“But who will protect you?”

  “Ladies, we have to go now,” Maddox interrupted, tossing the backpack over his shoulders.

  Grandma stepped back, her face growing hard…the Grandma I knew. For some reason it made me feel better. “I’ll be fine.”

  She snatched her keys from the kitchen counter and raced to the back door that led into our small garage. Wrapping her hand around the door handle, she paused and glanced back at me for one long moment. I parted my lips to say something, anything, but before I could get the words out, she was gone. I heard the car chug to life, the lights flashing across the house as she tore out of the garage.

  “Where will she go?”

  Maddox moved to the windows, using his binoculars to search outside. The roar of the car faded, the night growing silent once more. “Just like I said, two went after her. The one in the bedroom is still tied up, which means...”

  “Two to go.”

  Maddox shoved the binoculars into his backpack. “We have to leave, now.” He latched onto my arm and dragged me toward the door where Grandma had just disappeared. No time to gather my belongings. I glanced back toward the living room, then to my bedroom door…

  “Maddox, what will happen to my Grandma?”

  “She’s the bait.” He tore open the door.

  “And if they catch her?”

  Maddox reached into his bag as we stepped into the garage. The door was still open and my Vespa sat shiny and new against the far wall.

  “She knows what she’s doing.” He pulled something out of his backpack, drew his arm back and tossed it toward the front yard. “Now!” He pulled me toward the Vespa.

  “Maddox, please, slow—”


  The front yard exploded. For a brief moment the yard lit up like it was New Year’s Eve. The explosion was so loud my ears rang. My instinct was to flinch, but he forced me to stay upright, dragging me toward the gleaming moped.

  Heart hammering, my feet tripped as we raced toward our mini vehicle. I could barely breathe, unsure if I should be terrified, or thrilled that we were finally making our great escape.

  Maddox jumped onto the moped and shoved the backpack into my hands. Afraid he’d leave me, I clutched the backpack to my chest and jumped on behind him. “You blew up our front yard!”

  “Not like you’ll be coming back.”

  His words struck me hard. But I didn’t have time to wallow. Shouts rang out, footsteps thundering toward us. Maddox turned the key and the Vespa jerked forward. We sped down the drive, directly toward two shadowed forms. We were moving fast, but we couldn’t outrun bullets. When they lifted their arms, guns trained on us, my heart actually stopped beating for a brief moment. I prayed to God that Maddox knew what he was doing.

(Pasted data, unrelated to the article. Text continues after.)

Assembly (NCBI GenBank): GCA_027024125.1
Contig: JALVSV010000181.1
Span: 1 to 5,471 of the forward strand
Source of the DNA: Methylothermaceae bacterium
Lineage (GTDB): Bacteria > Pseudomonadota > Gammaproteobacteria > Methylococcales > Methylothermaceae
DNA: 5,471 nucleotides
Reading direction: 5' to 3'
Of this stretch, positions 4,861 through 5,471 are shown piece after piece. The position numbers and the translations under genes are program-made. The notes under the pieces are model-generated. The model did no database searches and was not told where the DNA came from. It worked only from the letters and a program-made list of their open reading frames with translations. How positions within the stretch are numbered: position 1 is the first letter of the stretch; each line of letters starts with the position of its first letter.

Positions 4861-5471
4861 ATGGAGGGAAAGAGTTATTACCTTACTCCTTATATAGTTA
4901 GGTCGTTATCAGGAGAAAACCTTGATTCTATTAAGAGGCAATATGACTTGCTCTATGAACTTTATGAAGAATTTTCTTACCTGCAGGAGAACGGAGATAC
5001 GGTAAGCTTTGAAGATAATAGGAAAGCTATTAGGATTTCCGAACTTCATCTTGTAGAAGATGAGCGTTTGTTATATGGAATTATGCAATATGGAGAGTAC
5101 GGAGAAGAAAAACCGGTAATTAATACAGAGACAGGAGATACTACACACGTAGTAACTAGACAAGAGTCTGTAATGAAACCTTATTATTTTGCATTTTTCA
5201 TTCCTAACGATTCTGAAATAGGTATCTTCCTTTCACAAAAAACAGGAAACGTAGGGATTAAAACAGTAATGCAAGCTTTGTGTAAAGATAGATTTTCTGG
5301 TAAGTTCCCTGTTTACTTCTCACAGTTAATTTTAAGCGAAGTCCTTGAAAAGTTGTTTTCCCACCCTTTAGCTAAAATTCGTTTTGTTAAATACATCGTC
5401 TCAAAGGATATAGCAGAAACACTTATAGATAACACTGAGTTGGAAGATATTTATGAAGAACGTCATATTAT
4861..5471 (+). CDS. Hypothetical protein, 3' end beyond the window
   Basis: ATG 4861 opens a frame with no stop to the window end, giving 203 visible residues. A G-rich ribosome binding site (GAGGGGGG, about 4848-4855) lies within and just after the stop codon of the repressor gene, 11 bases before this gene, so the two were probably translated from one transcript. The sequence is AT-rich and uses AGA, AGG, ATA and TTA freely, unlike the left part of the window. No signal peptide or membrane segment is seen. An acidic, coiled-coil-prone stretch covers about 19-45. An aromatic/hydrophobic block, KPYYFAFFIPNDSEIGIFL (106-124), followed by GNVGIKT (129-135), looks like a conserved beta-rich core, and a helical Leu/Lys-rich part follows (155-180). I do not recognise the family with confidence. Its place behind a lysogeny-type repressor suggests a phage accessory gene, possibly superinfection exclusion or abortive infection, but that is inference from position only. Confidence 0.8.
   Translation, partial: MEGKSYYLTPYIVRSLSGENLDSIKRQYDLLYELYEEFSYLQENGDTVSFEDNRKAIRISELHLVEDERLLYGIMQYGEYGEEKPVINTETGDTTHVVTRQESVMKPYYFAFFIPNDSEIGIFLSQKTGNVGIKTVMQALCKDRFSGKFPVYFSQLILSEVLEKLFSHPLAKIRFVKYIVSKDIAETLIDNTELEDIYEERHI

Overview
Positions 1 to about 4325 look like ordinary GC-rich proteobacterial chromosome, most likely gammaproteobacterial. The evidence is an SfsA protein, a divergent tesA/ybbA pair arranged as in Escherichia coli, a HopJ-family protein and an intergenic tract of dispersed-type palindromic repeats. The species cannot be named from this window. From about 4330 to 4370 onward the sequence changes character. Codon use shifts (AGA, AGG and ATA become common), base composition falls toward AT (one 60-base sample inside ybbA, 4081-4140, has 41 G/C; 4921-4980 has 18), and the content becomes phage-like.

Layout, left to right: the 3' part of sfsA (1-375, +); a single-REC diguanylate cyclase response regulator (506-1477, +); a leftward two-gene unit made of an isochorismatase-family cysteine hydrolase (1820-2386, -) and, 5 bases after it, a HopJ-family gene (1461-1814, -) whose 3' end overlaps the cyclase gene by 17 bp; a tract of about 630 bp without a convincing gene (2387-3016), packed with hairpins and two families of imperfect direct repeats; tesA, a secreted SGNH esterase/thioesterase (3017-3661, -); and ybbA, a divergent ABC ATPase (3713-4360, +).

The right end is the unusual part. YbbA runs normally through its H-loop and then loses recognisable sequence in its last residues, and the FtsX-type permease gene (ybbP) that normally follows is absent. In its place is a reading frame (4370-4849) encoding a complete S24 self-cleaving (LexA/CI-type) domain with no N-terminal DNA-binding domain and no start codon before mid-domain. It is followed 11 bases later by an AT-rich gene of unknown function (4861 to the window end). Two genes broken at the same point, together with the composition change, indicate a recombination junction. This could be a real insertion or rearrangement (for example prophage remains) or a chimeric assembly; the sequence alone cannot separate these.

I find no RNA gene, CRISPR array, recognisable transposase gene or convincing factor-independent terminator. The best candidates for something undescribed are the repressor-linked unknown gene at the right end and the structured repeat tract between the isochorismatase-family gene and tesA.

“Hold on.” He lifted his right arm and pointed his pistol at the men coming toward us. One man dove into the underbrush. Maddox did a quick left turn, the Vespa tilting so far I had to tighten my hold on his waist for fear of falling off.

  The other man swung around, his aim on us.

  “Maddox!” I cried.

  It was too late for Maddox to react. But not for me. I gripped the backpack handle with one hand and swung it forward as we drove close to the intruder. The bag hit the man in the face, propelling him backward.

  Maddox laughed, apparently delighted with my bravery. “I knew you’d come back.” He turned onto the road and we sped down the street, the wind cold against my legs.

  “At least this is over,” he said.

  How I wished. I slid my arms through the backpack and pressed my face to him. Taking in a deep breath, I closed my eyes and prayed.

  I knew for a fact this was far, far from over.

  Chapter 5

  As the moped finally began to slow, I allowed my eyes to open and my hold to loosen around Maddox’s waist. My heart, though, remained firmly in my throat. It wasn’t the attack that had my adrenaline pumping, but Maddox’s driving skills. I felt like I’d just been in my own version of Grand Theft Auto.

  He cut across traffic, gaining us a few curses and honked horns. My stomach tightened and for a moment I thought I might puke. I never had been good with roller coasters. Why did I have a feeling that before this day was over, I’d be lying in a ditch with road rash? So much for feeling the wind through my hair. At this speed, all I noticed were bugs smacking me in the face.

  Maddox turned into a parking lot and slowed.

  “You’re kidding, right?” I said as he stopped directly in front of a one-story motel.